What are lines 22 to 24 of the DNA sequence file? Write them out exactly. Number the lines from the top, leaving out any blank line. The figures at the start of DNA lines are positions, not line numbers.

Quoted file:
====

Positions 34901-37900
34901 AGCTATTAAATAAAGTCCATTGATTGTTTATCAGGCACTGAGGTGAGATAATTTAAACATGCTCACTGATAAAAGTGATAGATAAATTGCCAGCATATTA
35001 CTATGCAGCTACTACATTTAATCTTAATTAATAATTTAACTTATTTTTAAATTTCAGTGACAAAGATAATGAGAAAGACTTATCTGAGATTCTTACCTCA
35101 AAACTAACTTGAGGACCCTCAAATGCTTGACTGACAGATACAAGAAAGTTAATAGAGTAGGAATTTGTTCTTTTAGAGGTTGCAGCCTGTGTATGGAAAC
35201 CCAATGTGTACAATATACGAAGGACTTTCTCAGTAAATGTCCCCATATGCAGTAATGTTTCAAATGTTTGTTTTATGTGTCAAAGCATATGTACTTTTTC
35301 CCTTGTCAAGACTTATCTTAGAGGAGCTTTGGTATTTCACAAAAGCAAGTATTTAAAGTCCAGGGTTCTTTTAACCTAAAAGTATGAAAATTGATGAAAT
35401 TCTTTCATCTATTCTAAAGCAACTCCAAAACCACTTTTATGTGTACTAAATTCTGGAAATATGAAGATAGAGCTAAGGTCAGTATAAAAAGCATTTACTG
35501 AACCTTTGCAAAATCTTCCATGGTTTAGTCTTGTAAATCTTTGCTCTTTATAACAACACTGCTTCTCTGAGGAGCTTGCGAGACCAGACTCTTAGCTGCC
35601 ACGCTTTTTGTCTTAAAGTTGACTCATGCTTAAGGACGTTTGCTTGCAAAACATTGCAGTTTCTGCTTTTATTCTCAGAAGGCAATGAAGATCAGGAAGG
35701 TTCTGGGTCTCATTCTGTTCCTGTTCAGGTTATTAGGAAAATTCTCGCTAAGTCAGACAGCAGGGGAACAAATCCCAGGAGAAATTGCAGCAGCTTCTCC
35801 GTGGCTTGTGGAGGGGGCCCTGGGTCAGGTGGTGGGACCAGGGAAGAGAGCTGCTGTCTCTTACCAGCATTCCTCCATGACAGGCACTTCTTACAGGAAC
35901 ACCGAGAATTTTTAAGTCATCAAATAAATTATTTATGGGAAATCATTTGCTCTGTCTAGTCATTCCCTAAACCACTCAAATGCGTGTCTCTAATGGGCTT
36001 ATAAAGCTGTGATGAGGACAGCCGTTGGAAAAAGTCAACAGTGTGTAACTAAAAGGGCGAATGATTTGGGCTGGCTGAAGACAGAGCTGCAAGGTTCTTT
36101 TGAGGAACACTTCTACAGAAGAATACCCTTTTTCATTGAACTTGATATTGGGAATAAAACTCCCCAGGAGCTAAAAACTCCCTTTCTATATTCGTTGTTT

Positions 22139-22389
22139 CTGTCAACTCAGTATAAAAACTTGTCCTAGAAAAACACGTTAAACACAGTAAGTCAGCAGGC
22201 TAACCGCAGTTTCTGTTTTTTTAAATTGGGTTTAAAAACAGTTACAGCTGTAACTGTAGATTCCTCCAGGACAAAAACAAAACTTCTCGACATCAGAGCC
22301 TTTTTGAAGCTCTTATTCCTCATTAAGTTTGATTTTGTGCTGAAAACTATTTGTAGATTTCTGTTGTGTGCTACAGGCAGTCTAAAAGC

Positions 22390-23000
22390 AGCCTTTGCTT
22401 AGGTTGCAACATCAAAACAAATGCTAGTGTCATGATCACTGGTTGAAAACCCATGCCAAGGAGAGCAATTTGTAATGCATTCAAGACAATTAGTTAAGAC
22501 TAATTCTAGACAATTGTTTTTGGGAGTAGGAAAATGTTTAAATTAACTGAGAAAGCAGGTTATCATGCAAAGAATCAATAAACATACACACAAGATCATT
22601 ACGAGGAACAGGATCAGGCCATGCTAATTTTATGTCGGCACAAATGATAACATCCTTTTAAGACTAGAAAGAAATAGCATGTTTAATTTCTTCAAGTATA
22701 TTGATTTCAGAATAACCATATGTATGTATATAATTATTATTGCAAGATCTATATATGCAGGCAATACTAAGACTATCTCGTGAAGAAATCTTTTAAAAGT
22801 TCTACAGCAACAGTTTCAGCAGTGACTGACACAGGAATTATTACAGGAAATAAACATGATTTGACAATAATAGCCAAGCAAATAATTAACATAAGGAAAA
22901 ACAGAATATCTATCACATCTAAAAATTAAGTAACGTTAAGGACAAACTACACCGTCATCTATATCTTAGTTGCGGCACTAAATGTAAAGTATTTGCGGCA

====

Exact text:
22501 TAATTCTAGACAATTGTTTTTGGGAGTAGGAAAATGTTTAAATTAACTGAGAAAGCAGGTTATCATGCAAAGAATCAATAAACATACACACAAGATCATT
22601 ACGAGGAACAGGATCAGGCCATGCTAATTTTATGTCGGCACAAATGATAACATCCTTTTAAGACTAGAAAGAAATAGCATGTTTAATTTCTTCAAGTATA
22701 TTGATTTCAGAATAACCATATGTATGTATATAATTATTATTGCAAGATCTATATATGCAGGCAATACTAAGACTATCTCGTGAAGAAATCTTTTAAAAGT